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The Queen admits feeling 'exhausted' after battle with COVID

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By Newsvot News - - 5 Mins Read

COVID has left the Queen “weary and fatigued”. The 95-year-old monarch, who was infected with the virus in February, revealed her admission last week in a video conference with NHS workers and patients.

'It does leave one very tired and exhausted, doesn't it?' she said. This dreadful pandemic. It's not a pleasant outcome.'

The Queen was believed to have mild cold-like symptoms' when Buckingham Palace confirmed that she had tested positive at Windsor. She did not participate in scheduled video conversations when she was having her weekly meeting with the Prime Minister.

The cancellations were made because she sounded "croaky" and "full of cold," not because her health had deteriorated. She also declined to participate in the annual Commonwealth Day service, owing to mobility issues.

However, it appears that the Queen, like many others who have contracted Covid, is suffering from side effects such as excessive weariness. She has been triple-jabbed and is likely to have received her second booster injection by now.

This will undoubtedly exacerbate her recent health issues, which resulted in her needing hospital treatment last autumn and preventing her from conducting an engagement outside the royal walls for six months.

The monarch missing out on the Commonwealth Day

The Queen was notably absent from the Commonwealth Day Service on March 14, which was attended by the Prince of Wales, the Duchess of Cornwall, and the Duke and Duchess of Cambridge in her absence.

Even before getting COVID, doctors had issued rest orders to the monarch, and she was forced to cancel a two-day trip to Northern Ireland on October 20 at the last minute.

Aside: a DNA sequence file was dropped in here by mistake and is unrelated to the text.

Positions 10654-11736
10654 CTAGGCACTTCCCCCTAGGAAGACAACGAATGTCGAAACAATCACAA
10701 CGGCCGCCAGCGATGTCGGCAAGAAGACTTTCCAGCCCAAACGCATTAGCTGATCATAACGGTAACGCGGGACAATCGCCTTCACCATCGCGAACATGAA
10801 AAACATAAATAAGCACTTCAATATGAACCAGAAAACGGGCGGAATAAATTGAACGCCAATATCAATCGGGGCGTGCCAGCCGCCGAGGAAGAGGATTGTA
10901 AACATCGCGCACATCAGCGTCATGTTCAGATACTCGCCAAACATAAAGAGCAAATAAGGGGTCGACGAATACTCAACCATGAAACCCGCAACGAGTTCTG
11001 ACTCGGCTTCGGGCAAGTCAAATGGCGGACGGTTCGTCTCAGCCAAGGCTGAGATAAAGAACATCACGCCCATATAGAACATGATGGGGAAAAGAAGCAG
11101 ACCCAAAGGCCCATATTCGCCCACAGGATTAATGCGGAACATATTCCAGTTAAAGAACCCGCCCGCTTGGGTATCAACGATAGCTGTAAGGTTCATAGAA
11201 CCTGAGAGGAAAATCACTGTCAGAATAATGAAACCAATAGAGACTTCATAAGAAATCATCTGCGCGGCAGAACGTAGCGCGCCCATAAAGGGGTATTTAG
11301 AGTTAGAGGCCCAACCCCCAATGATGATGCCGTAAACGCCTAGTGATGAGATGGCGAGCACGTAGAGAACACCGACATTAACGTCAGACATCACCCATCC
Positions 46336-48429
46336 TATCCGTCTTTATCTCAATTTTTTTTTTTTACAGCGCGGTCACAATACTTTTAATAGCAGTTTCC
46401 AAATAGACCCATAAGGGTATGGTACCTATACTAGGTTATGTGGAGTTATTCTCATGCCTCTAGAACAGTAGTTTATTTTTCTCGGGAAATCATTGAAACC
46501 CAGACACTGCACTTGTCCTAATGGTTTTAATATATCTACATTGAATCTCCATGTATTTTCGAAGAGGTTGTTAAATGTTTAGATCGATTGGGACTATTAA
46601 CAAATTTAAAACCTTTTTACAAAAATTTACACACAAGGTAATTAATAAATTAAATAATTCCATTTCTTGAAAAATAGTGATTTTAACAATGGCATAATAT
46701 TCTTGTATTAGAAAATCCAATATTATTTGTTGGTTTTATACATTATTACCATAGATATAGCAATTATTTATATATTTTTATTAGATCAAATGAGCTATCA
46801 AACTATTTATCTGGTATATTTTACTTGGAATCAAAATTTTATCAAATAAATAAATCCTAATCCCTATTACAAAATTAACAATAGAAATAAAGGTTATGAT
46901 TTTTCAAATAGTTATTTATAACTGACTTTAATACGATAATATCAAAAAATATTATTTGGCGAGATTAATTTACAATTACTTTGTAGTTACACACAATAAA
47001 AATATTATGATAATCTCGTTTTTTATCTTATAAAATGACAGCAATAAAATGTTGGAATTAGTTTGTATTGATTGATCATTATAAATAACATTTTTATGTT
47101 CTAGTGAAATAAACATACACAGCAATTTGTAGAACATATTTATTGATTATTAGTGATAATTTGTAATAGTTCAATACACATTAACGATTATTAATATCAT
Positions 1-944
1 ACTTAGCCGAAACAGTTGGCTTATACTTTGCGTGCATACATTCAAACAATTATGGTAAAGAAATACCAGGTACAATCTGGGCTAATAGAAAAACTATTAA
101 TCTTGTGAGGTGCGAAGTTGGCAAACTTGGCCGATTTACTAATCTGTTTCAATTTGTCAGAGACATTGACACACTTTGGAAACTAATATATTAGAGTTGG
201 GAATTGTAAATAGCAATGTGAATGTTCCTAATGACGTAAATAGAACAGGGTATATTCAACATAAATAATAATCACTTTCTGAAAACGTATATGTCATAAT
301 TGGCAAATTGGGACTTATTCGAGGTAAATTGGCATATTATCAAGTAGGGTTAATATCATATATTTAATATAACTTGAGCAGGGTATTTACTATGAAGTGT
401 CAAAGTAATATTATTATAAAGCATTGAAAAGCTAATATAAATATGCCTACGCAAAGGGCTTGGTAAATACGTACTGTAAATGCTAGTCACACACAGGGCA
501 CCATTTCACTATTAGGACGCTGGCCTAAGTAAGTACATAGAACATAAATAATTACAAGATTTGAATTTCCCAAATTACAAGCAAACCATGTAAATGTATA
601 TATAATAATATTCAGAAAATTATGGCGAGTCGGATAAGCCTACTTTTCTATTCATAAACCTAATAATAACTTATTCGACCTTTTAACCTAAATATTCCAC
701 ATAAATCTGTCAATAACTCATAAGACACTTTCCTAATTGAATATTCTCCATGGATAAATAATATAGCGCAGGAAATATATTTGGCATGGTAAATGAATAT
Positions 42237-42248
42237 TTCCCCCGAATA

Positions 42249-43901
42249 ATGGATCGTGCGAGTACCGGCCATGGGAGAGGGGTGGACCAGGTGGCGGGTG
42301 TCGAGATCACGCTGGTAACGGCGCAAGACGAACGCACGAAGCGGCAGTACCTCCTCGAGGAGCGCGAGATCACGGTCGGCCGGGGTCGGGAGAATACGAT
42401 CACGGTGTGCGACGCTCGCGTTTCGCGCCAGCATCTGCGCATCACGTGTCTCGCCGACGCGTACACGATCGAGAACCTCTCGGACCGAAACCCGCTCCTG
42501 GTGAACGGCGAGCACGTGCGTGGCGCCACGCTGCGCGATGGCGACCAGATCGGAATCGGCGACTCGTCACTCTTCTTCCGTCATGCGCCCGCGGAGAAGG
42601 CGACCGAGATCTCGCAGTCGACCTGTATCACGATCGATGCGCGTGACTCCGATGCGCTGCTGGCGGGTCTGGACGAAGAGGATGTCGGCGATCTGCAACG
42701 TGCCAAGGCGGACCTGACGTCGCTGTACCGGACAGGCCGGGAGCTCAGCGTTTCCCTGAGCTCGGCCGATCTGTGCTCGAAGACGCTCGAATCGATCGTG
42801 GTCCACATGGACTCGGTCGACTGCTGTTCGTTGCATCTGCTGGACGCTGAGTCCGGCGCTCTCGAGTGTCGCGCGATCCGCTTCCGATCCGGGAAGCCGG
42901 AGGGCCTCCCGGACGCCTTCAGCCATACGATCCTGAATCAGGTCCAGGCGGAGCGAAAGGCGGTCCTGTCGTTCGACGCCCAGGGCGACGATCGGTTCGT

The COP26 climate summit in Glasgow on November 1st, for which the Queen recorded a video message, the Festival of Remembrance at the Royal Albert Hall on November 10th, and the National Service of Remembrance on November 14th were all affected events before Christmas.

Back to Her Royal Duties

During the end of last month, she was finally seen in public at the Duke of Edinburgh's thanksgiving ceremony.

While she has stoically continued video calls and audiences after withdrawing from this week's Maundy Service at Windsor for the first time ever due to her mobility and handing duty to the Prince of Wales and Duchess of Cornwall.

The state opening of Parliament in May, the Derby at Epsom, the Trooping of the Colour in June, and a special ceremony at St Paul's Cathedral that same month to honor her Platinum Jubilee are reported to be considered priorities for the Queen to attend in person.

The Queen, who will turn 96 next week, attended the opening of the Queen Elizabeth Unit at The Royal London Hospital, of which she is patron, this week, speaking with employees and a past patient.

She claimed the staff's work was'splendid,' while wearing a floral frock and a pearl necklace.

'The amount of bravery that both the patients and my colleagues shown throughout the epidemic was extraordinary, and the amount of kindness we were shown was astounding,' said nurse Charlie Mort. I believe it will bind us all together for the rest of our lives.'

'Isn't it fantastic, isn't it, what can be done when it's needed?' exclaimed the Queen.

Families 'had a sense of optimism' when they learned that hospital chaplain Imam Faruq Siddiqi was visiting their loved ones, according to hospital chaplain Imam Faruq Siddiqi.

'Although I didn't have any miracles, I hope my presence and prayers were able to bring some type of peace to them,' he said.

'It was certainly a really terrible experience to have Covid so badly, wasn't it?' said the Queen.

Mireia Lopez Rey Ferrer, a senior sister who has worked at the Whitechapel Hospital in east London since 2008, spoke to the Queen about the hospital's dedication to the patients.

"As nurses, we made sure they weren't alone," she explained. We comforted them by holding their hands, wiping their tears, and holding their hands.

"It is quite amazing, isn't it, when there is some very critical issue, how everybody works together and pulls together - marvellous isn't it?" the Queen said at the end of the conversation to the construction team that built the unit on the hospital's 14th and 15th floors in record time.”

"Thank heavens it still exists," the monarch said when the team praised the "Dunkirk spirit" that had inspired them.

Her envoy, Lord-Lieutenant of Greater London Sir Kenneth Olisa, formally opened the unit by unveiling a plaque at the hospital.